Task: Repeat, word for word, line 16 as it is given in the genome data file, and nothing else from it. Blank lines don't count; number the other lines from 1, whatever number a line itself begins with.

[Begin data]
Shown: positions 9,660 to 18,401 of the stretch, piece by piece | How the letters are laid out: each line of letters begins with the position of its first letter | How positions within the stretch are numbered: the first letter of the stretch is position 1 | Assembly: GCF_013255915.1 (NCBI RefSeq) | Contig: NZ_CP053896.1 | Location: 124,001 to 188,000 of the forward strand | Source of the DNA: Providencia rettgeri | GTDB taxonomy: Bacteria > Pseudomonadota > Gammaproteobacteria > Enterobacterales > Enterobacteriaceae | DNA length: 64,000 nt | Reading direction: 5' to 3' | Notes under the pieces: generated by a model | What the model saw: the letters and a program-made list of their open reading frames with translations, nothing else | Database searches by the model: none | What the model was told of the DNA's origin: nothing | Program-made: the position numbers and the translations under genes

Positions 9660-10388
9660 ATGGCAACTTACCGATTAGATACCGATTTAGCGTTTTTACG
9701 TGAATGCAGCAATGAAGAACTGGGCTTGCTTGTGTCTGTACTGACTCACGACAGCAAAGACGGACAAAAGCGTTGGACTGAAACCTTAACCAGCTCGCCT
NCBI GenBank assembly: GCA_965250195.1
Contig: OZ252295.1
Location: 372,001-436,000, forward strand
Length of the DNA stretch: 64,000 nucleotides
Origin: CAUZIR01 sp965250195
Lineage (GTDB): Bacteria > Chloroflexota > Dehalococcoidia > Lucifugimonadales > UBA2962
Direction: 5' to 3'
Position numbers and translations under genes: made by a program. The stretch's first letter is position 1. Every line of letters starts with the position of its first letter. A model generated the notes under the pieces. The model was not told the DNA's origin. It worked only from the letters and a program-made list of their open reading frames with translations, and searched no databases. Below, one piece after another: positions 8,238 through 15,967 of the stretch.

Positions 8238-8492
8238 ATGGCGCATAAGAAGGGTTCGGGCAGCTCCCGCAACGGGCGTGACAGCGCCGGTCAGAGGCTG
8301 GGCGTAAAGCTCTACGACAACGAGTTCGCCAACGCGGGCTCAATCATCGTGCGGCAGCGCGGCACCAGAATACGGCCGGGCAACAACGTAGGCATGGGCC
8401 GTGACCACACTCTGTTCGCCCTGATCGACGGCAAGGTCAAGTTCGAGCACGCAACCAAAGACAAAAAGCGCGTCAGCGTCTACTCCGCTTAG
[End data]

8401 GTGACCACACTCTGTTCGCCCTGATCGACGGCAAGGTCAAGTTCGAGCACGCAACCAAAGACAAAAAGCGCGTCAGCGTCTACTCCGCTTAG